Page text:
Ezetap is much like Square, at least in terms of the basic model. It uses a rectangular device that can turn any mobile phone into a point-of-sales terminal when plugged in. The device including a card reader and chip, costs around $ 50, and Ezetap has been able to sell around 12,000 of them to date. The startup is aiming to have over 100,000 such devices installed across Asia-Pacific, Africa and Middle East in a year.

“From day one, we wanted to go global and really felt that mobile payments in general is a great opportunity for emerging markets. There’s disparity in cash versus electronic payments leading to the challenges of financial inclusion,” Abhijit Bose, CEO of Ezetap, told TechCrunch.

Ezetap was incubated in 2011 by Angelprime, a $ 10 million seed fund backed by Mayfield Fund, Palihapitiya and several others in the Silicon Valley. It’s run by three veteran entrepreneurs — Sanjay Swamy, Shripati Acharya and Bala Parthasarathy. With the latest round, Ashish Gupta of Helion is joining the startup’s board. Helion is an India focused, $ 600 million fund. 

Ezetap is the second attempt by Abhijit and Sanjay to build a mobile payment company in India. In 2006, Sanjay was the CEO of mChek which had raised around $ 10 million by 2009, and Abhijit worked with another venture-funded payment startup called Ngpay. 

Back then, mChek and several others fizzled out because of several challenges.

“I believe there was nothing wrong with mobile payment back then, it was just the timing,” said Bose.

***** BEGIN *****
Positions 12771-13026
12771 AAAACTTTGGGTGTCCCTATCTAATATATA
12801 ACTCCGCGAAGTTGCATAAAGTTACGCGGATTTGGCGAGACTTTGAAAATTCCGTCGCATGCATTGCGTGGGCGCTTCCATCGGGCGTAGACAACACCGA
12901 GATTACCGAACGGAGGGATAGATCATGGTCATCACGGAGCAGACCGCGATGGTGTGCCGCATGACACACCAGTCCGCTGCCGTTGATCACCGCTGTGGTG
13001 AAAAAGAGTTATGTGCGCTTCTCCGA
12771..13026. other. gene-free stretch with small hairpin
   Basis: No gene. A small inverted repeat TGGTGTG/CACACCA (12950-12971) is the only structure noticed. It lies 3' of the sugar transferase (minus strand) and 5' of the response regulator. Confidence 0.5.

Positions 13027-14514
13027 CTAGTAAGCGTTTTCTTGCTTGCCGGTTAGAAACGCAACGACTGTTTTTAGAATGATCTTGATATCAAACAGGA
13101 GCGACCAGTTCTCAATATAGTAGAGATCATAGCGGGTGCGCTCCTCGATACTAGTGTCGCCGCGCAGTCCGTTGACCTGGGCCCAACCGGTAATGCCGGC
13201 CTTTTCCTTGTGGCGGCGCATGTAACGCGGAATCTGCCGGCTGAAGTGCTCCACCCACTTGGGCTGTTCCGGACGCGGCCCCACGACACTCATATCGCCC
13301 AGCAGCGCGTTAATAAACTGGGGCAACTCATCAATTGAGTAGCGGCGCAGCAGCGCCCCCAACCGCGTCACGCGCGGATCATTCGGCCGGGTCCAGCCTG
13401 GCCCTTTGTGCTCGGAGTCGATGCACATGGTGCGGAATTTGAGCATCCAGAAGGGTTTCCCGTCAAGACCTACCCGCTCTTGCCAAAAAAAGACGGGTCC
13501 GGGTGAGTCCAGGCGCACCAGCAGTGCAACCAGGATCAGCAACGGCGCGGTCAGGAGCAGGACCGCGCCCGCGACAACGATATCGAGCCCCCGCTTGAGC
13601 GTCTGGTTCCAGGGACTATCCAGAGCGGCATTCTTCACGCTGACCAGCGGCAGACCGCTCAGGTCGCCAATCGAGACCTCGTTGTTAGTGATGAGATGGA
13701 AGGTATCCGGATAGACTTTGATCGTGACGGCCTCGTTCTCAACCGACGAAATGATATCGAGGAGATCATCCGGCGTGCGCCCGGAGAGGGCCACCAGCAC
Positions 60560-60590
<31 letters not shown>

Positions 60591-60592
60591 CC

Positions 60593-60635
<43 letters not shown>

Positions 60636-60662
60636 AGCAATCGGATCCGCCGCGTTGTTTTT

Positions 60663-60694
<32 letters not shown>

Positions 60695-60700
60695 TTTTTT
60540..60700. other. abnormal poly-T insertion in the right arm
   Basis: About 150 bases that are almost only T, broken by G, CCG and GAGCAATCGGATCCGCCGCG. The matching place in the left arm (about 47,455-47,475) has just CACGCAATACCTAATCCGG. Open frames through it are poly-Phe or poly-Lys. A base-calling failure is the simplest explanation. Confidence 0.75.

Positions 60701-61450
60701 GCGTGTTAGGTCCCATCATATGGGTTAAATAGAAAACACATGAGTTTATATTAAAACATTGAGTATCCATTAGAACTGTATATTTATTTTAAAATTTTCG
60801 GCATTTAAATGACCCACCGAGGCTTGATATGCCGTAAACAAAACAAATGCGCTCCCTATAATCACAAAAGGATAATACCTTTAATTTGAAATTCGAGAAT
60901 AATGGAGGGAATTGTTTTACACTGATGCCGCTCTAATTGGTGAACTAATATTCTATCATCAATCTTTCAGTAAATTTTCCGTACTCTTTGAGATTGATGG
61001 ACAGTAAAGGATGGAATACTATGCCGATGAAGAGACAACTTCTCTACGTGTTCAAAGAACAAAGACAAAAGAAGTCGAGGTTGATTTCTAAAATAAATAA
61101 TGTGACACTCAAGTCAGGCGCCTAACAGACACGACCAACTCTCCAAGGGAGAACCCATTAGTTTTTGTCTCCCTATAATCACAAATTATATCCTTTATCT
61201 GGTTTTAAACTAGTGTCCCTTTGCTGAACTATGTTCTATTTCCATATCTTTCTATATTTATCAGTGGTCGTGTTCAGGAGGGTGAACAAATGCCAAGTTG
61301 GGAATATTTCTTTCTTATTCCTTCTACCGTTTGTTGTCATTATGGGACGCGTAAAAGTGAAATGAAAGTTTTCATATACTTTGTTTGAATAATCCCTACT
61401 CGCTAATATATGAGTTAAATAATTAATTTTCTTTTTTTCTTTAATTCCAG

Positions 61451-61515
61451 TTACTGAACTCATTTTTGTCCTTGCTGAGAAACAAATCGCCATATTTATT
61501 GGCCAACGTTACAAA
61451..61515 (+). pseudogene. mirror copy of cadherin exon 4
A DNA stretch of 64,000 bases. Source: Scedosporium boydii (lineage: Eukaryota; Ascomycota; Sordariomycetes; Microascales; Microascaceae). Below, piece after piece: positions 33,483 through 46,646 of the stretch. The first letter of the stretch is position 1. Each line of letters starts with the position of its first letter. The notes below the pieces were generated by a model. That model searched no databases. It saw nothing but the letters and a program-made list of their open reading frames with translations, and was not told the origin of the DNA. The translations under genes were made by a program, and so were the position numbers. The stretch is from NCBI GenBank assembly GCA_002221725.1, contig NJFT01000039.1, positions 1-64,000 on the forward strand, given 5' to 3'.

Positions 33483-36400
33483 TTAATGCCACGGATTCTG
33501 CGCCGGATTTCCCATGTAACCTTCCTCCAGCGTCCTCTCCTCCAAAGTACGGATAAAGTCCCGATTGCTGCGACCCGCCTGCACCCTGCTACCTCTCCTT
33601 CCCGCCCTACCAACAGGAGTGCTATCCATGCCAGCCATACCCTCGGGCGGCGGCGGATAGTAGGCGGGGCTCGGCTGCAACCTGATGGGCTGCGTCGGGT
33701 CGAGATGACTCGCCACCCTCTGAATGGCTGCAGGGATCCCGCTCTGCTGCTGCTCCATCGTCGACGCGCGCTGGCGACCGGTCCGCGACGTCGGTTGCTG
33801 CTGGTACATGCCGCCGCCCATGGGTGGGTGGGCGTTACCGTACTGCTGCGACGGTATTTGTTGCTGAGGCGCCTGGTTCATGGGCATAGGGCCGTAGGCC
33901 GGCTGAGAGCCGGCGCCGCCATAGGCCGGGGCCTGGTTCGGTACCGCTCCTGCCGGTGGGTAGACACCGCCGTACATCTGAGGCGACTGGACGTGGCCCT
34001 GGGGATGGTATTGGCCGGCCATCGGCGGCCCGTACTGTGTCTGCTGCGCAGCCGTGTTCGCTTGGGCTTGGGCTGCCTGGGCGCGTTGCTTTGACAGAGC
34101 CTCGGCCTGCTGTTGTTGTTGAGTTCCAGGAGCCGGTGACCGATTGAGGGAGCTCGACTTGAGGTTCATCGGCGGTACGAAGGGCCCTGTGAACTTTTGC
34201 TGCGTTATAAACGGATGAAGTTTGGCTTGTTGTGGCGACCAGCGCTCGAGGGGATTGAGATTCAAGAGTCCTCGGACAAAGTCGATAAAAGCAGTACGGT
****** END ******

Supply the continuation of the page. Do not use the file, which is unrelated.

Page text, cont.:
Indeed, the environment has changed dramatically. Back then, there were only 10 million credit cards. Today there are around 316 million credit and debit card holders in India. More importantly, the telecom infrastructure has improved tremendously, allowing users to do much more than just voice calls and texting.

“For us, Android and iOS are the game changers, too. Moreover, consumers are much more willing to use mobile payments for ease of use,” said Bose.

After building the product for one year, Ezetap officially launched with a Citibank mobile payment pilot in January 2013. Since then, the startup has signed up several banks and newer e-commerce companies, including Flipkart and online grocery retailer BigBasket. In Kenya, Ezetap partnered with Mastercard and Equity Bank to launch its services in March last year. Later in May 2013, Ezetap’s solution received global certification from EMVCo, an organization that specifies processes and gives approval for chip-based payment cards.